KNOCKERS, issue 2, 2011
4-colour, A4, 92pg
This is the expression of a professional ethos: the designer’s work should have the clearly intelligible, objective, functional and aesthetic quality of mathematical thinking.
His work should thus be a contribution to general culture and itself form part of it.
Constructive design which is capable of analysis and reproduction can influence and enhance the taste of a society and the way it conceives forms and colours.
Grid Layout in graphic design, Josef Müller-Brockmann, 1961
From his background in graphic design, Gallant’s research into the motifs and concepts of contemporary visual culture had led him to pornography and the magazine. He was fascinated that such a fetishised object should be so universally mal-designed, flawed with garish colours, poor English and most importantly unattractive layouts. We are familiar with the collage of the beautiful, decorative and obscene that Tom carves with a blade into this material. Since the beginning of his research a concept emerged to re-design the porn magazine. Until recently he was missing the right combination of languages, each with their own layers of meaning that would enable him to appropriate rather than ‘design’.
A recent discovery of the work of Joseph Müller-Brockman, a Swiss graphic designer from the 1950’s and the father of grid design and minimal layout, inspired Gallant to re-design the material he has so famously re-shaped with a knife. Müller-Brockmann created a system whereby a designer can create a perfect continual flow of image and text on the page. His language referenced the ‘beautiful’ in the Golden Section, Divine Proportion and Vitruvian Man that in turn refer to the mis-used, even dangerous, scientific language of perfection and purity.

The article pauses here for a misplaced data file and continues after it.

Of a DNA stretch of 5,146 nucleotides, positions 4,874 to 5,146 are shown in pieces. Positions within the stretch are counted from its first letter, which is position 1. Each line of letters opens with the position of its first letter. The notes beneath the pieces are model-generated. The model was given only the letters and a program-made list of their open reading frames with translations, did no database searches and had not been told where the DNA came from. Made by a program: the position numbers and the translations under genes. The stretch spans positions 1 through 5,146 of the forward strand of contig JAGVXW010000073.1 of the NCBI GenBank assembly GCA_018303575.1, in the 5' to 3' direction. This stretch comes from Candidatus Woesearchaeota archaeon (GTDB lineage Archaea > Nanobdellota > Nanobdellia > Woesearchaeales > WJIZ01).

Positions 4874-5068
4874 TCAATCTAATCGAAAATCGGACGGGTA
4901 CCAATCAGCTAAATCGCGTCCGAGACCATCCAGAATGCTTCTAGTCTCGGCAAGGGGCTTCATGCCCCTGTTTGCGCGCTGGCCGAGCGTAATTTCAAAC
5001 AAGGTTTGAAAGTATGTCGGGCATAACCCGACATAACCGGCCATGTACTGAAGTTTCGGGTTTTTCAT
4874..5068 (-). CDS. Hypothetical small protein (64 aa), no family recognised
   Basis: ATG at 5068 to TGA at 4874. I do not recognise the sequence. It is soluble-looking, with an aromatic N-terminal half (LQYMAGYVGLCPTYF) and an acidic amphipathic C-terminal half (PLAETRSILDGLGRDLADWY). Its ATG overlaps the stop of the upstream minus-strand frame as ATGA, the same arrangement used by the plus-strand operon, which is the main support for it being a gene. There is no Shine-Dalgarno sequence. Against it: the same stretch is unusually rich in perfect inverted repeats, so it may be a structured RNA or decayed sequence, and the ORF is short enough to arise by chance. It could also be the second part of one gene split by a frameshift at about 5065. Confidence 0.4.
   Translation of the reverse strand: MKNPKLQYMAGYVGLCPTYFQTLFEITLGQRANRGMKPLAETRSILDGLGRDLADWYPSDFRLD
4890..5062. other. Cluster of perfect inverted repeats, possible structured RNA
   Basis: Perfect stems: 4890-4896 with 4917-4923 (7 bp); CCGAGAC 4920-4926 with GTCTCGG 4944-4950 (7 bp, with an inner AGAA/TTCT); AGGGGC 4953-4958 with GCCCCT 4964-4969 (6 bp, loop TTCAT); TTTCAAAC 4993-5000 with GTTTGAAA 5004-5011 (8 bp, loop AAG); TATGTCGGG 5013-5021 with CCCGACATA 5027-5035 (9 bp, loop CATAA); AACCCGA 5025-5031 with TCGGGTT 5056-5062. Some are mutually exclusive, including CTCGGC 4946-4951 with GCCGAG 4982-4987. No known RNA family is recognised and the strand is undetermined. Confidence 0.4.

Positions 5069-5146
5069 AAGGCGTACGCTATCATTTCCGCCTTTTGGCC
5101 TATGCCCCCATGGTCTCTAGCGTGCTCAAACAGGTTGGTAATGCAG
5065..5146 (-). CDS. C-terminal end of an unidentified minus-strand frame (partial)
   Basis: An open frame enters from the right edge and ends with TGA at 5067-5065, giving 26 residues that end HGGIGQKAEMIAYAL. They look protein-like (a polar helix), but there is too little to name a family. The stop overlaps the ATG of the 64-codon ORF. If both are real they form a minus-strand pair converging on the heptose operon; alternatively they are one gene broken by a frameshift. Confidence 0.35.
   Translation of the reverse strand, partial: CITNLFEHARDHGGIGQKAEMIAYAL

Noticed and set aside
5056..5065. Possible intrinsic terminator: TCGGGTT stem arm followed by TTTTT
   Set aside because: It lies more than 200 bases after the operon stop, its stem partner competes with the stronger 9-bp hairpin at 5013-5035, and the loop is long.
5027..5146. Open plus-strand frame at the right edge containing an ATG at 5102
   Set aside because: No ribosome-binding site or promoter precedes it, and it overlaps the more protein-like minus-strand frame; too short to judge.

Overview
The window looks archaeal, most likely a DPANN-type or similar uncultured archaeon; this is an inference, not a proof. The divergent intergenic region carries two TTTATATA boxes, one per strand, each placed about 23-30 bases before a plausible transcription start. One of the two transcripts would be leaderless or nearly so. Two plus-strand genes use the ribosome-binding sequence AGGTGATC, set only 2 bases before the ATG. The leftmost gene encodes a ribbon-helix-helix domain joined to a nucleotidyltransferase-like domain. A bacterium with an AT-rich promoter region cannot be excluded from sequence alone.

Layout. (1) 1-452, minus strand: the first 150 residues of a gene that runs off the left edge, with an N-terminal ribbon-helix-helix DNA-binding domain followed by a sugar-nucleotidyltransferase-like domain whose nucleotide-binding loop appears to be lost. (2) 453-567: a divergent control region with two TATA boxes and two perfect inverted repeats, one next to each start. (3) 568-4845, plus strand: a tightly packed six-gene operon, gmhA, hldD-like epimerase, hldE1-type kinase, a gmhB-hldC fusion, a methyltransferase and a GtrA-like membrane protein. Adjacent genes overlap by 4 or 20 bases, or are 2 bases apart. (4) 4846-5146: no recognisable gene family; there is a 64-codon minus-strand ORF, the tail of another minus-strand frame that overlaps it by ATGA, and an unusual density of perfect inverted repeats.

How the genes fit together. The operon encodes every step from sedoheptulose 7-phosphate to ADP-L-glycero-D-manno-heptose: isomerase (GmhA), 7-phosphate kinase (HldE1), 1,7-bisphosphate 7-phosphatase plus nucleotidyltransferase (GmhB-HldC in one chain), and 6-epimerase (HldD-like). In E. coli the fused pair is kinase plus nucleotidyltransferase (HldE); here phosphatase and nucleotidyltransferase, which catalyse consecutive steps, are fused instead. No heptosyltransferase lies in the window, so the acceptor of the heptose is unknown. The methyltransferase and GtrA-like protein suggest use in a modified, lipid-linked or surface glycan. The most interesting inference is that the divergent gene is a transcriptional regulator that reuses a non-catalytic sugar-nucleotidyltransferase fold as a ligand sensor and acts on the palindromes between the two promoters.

Using the entire issue of a magazine called Knockers, Gallant transcribed all the text and the images into the ‘grid’. The images were then reduced to their absolute average colour, the essence of the fleshy tones that attract us so primitively to pornography. However, whilst dramatic in their reduction there is enough information through the text and subtle shifts in hue and tone that the brain searches for the pattern and even form in the banal and the repetitive.
The text without its explicit images has become ridiculous and plays into the idea of buying Penthouse for its articles, or the Sunday Sport for its cutting edge reportage. Eric Gill’s Gill Sans has been used not only because he was the forefather of modern typography, in much the same way as Müller-Brockmann lead the way in design, but for his deep connection to the erotic and darker side of human nature. A fitting partner in this re-dux edition of Knockers – issue 2.
The book is in a limited edition of 500.
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